What should I consider when choosing the right diode for rectifiers?

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Semiconductor diodes are widely used components in many electronic circuit designs. Different diode types are optimized to provide different characteristics exploited in circuit designs. An important function of diodes is for rectification.

Half wave rectifier circuits are used for power rectification, signal demodulation and peak detection while two-diode circuits provide full wave rectification when used with a center-tapped transformer. Today, the two-diode rectifier circuit is not as commonly seen as four-diode bridge rectifiers that can be constructed with or without a transformer which greatly reduces cost for the circuit.

Figure 1. Half-wave rectifier circuit.
Figure 1. Half-wave rectifier circuit.
Figure 2. Two-diode (center-tapped) full-wave rectifier circuit.
Figure 2. Two-diode (center-tapped) full-wave rectifier circuit.
Figure 3. Full-wave bridge rectifier circuit.
Figure 3. Full-wave bridge rectifier circuit.

With that, three diode considerations for rectifier circuits are as follows:

1) Turn on Voltage

The typical turn on, or forward voltage of a silicon diode is 0.7V while that of a germanium diode is around 0.2-0.3V. Reducing the forward voltage drop increases the diode rectifier sensitivity which is relevant in certain applications such as signal detection.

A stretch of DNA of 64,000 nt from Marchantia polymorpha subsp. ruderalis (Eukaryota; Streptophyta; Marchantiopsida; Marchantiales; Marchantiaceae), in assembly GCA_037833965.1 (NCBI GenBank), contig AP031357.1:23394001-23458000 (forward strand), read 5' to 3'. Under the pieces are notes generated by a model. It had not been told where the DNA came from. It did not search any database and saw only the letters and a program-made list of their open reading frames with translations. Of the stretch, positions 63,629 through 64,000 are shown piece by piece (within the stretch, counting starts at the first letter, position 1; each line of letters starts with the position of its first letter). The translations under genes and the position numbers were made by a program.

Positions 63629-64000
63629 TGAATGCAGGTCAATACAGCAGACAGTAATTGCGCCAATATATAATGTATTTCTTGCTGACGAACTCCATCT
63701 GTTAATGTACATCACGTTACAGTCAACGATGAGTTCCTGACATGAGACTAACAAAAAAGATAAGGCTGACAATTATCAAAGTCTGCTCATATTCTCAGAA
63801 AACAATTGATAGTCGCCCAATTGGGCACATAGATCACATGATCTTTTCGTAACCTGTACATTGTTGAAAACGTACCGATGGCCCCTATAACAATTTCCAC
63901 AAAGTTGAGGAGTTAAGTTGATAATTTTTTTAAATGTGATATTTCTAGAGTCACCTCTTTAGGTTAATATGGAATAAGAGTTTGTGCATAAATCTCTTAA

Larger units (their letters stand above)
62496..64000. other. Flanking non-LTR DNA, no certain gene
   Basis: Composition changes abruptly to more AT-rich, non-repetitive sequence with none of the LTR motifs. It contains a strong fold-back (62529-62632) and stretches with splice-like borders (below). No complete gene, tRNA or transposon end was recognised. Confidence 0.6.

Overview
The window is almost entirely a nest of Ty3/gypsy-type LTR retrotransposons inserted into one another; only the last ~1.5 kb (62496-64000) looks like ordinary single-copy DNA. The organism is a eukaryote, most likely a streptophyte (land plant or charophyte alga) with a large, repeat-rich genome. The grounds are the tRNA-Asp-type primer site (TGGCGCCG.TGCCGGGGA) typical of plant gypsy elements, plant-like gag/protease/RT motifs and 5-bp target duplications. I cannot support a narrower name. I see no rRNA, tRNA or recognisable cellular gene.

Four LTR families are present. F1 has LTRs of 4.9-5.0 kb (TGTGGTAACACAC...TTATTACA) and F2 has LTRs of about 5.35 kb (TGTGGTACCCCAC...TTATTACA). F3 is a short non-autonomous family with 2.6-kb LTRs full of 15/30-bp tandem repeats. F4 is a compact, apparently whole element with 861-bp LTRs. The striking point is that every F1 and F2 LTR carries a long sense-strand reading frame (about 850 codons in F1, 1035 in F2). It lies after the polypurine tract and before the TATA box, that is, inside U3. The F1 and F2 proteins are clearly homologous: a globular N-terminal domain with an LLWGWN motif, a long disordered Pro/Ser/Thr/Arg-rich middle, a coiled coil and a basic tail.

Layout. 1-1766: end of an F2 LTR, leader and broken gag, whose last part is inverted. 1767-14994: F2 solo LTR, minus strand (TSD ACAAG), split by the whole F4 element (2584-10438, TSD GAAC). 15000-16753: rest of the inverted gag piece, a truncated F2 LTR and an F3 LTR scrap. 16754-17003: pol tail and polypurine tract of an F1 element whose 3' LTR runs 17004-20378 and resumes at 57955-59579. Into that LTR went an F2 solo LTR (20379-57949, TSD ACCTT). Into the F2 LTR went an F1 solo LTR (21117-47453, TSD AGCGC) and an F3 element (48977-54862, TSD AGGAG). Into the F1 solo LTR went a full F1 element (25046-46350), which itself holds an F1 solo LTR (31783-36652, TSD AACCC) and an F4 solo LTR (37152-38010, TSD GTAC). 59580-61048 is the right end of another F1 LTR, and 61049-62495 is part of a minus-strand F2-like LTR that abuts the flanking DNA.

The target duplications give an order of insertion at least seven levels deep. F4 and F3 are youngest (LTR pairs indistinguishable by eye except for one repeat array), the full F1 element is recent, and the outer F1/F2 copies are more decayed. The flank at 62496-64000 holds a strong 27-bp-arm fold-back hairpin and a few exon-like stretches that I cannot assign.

2) Diode Current Rating

The amount of load current that flows through a diode determines the desired continuous current rating. For example, if the load draws 1A of current then a 1N1007 diode (rated 1A) will suffice (though without a safety margin!) However, if the load current is more than 1A, then a diode with a higher current rating is required. The load current must not exceed the continuous current diode rating. The same can be considered for the supply current. If the design requires a 3A power supply, the diode should be able to handle 3A of current. The supply current should never exceed the diode current rating, even if only momentarily.

3) Peak Inverse Voltage

The diodes must withstand the peak inverse voltage across them. When a capacitor smooths the output, the voltage value is the peak of the input waveform, which is √2 times the RMS voltage.

Half-Wave Rectifier Diode PIV

On the other half of the wave cycle, the peak voltage value is another √2 times the RMS voltage. The sum of the two values is the maximum inverse voltage across the diode. Thus the PIV diode rating should be at least 2 x √2 times the input RMS voltage for half wave rectifier circuits and at least four times the peak transformer voltage for two-diode full wave rectifier circuits, accounting for possible transients.

Two-diode (Center-Tapped) Full-Wave Rectifier Diodes PIV

In bridge rectifiers, diodes with half the PIV rating of those in a center-tapped rectifier are required for the same output voltage.

Bridge Full-Wave Rectifier Diodes PIV

Considering these three important specifications will ensure that a diode will function as a rectifier without damaging them or the rest of the project that this is in.

Authored By

Susie Maestre

Susie is an Electronics Engineer and is currently studying Microelectronics. She loves fictional novels, motivational books as much as she loves electronics and electrical stuffs. Some of her fields of interests are digital designs, biomedical electronics, semiconductor physics, and photonics.

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